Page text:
On Aug. 6, 2012 prosecutors filed a one-count information in U.S. District Court against Gloria A. Allen, charging her with making a materially false statement on a 2008 loan application that was submitted to the Federal Housing Administration. Another information prosecutors filed charges Crystal S. Douglas with one count of making a materially false statement on a 2008 residential loan application to a financial institution insured by the Federal Deposit Insurance Corporation. Both Allen and Douglas, who were aided and abetted by others in the same loan scheme, signed loan applications that contained falsely inflated income information, according to court documents.

In two other informations filed in connection with a 2007 mortgage loan of more than $500,000, the U.S. Attorney’s Office charged Julie Melissa McBrayer with one count of mail fraud and charged Michael Joseph Bennett with one count of making false statements on loan documents.

At the time of the loan, McBrayer worked at Marathon Mortgage in Birmingham as a loan originator and was responsible for compiling the loan documents for the sale of Bennett’s property in Bessemer, according to McBrayer’s plea agreement with the government. In that agreement, McBrayer admits that she was directed to submit a false verification of employment form and a loan application that included false income information for the intended buyer of Bennett’s property in order to ensure the buyer would be approved for first and second mortgage loans on the house.

Bennett was a homebuilder. He is charged with signing loan documents that he knew contained false information. Those documents included a Department of Housing and Urban Development form that is intended to disclose the party making the down payment on the property being purchased. According to Bennett’s plea agreement in the case, he signed the HUD form stating that the borrower provided a down payment for his property when Bennett knew that someone else had provided the money.

The person who bought Bennett’s property made only a few payments on the first and second mortgages, which totaled $546,659, and the house was placed in foreclosure soon after the loans were approved, according to McBrayer’s plea agreement.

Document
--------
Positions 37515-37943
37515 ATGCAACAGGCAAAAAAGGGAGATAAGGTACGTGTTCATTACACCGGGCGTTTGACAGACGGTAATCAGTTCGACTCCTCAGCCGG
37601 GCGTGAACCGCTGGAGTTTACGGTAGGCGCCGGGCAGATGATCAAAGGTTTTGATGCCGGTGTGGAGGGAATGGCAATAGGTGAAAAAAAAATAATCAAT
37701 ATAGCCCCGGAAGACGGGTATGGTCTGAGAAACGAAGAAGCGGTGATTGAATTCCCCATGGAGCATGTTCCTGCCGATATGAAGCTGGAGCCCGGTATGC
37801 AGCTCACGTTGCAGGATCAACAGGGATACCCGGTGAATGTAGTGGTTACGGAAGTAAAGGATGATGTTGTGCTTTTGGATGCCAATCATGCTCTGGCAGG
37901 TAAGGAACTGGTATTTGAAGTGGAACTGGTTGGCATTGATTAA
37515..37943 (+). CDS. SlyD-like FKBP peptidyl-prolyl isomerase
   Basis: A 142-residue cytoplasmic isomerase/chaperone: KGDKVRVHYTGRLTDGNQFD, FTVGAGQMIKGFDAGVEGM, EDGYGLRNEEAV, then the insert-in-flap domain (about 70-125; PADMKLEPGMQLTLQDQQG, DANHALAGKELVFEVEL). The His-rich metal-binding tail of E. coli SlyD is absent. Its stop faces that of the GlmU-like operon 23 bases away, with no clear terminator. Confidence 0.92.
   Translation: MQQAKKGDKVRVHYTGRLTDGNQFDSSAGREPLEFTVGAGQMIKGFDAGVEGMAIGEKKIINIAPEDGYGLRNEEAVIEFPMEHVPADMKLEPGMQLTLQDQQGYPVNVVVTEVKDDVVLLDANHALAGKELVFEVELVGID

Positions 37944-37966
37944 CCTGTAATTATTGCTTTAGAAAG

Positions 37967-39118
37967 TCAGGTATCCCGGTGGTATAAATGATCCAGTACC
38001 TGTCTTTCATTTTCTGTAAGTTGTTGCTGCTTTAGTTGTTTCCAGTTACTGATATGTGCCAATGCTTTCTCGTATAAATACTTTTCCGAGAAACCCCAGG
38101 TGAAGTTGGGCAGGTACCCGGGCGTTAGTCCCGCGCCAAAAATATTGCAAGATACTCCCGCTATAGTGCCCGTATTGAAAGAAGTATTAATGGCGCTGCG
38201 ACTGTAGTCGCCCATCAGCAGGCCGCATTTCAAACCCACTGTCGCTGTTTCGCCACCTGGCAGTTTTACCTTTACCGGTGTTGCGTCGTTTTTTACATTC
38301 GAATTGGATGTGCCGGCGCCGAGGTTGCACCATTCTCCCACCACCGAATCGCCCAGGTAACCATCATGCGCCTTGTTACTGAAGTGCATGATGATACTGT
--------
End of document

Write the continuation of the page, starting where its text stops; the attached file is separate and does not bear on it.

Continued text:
In another information prosecutors charged Danielle Lacey Chavers with two counts of wire fraud associated with applications for mortgage loans on two houses in 2008. Chavers submitted loan documents containing false income and employment information when she applied for mortgages on houses in the Birmingham area, according to her plea agreement. The fraudulent mortgage applications prompted approval of the loans, causing funds to be wired from the lender’s accounts to the trust account of the attorney handling the closings on the real estate transactions, according to the plea agreement.

Comments (1)
The portion about the possible extension of the the Debt Relief Act should be rewritten, as it contains serious errors. Even when the Act applies, relief is limited to "acquisition indebtedness". That means those whose loans were cash out refis may get little or no relief.

Next, even when there is protection from Cancellation of Debt Income [CODI], there can still be capital gain. This can often result if the state has applicable anti-deficiency protection.

Third, results can differ depending upon whether the loan is modified, short sold, foreclosed, or deeded in lieu. As always, the first inquiry is to the characterization of the debt under state law. Only then can the tax consequences be evaluated.

While the article does not purport to be a comprehensive review of tax consequences of various distressed loan alternatives, it should be limited to the possibility of extension. The few statements are not an accurate reflection of what the Act does.
Posted by | Sunday, August 19 2012 at 8:14PM ET